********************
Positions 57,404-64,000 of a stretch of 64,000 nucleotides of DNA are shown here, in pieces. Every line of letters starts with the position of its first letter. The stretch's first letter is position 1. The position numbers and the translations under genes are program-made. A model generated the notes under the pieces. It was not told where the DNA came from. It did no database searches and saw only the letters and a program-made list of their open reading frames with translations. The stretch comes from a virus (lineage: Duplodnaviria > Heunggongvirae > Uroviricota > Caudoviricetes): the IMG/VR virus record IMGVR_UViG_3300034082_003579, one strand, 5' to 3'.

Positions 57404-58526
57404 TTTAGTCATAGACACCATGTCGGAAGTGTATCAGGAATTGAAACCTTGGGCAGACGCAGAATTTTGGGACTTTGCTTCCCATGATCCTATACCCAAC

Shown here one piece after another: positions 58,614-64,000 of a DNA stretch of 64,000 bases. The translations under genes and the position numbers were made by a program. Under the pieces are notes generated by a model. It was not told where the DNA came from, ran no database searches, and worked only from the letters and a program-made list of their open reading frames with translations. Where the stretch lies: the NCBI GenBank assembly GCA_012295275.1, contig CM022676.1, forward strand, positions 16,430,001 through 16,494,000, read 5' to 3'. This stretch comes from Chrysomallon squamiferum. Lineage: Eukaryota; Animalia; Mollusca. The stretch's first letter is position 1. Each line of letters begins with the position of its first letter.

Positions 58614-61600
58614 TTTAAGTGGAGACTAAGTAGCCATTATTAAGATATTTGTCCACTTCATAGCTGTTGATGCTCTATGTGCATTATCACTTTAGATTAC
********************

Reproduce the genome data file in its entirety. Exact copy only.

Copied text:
Positions 57,404-64,000 of a stretch of 64,000 nucleotides of DNA are shown here, in pieces. Every line of letters starts with the position of its first letter. The stretch's first letter is position 1. The position numbers and the translations under genes are program-made. A model generated the notes under the pieces. It was not told where the DNA came from. It did no database searches and saw only the letters and a program-made list of their open reading frames with translations. The stretch comes from a virus (lineage: Duplodnaviria > Heunggongvirae > Uroviricota > Caudoviricetes): the IMG/VR virus record IMGVR_UViG_3300034082_003579, one strand, 5' to 3'.

Positions 57404-58526
57404 TTTAGTCATAGACACCATGTCGGAAGTGTATCAGGAATTGAAACCTTGGGCAGACGCAGAATTTTGGGACTTTGCTTCCCATGATCCTATACCCAAC

Shown here one piece after another: positions 58,614-64,000 of a DNA stretch of 64,000 bases. The translations under genes and the position numbers were made by a program. Under the pieces are notes generated by a model. It was not told where the DNA came from, ran no database searches, and worked only from the letters and a program-made list of their open reading frames with translations. Where the stretch lies: the NCBI GenBank assembly GCA_012295275.1, contig CM022676.1, forward strand, positions 16,430,001 through 16,494,000, read 5' to 3'. This stretch comes from Chrysomallon squamiferum. Lineage: Eukaryota; Animalia; Mollusca. The stretch's first letter is position 1. Each line of letters begins with the position of its first letter.

Positions 58614-61600
58614 TTTAAGTGGAGACTAAGTAGCCATTATTAAGATATTTGTCCACTTCATAGCTGTTGATGCTCTATGTGCATTATCACTTTAGATTAC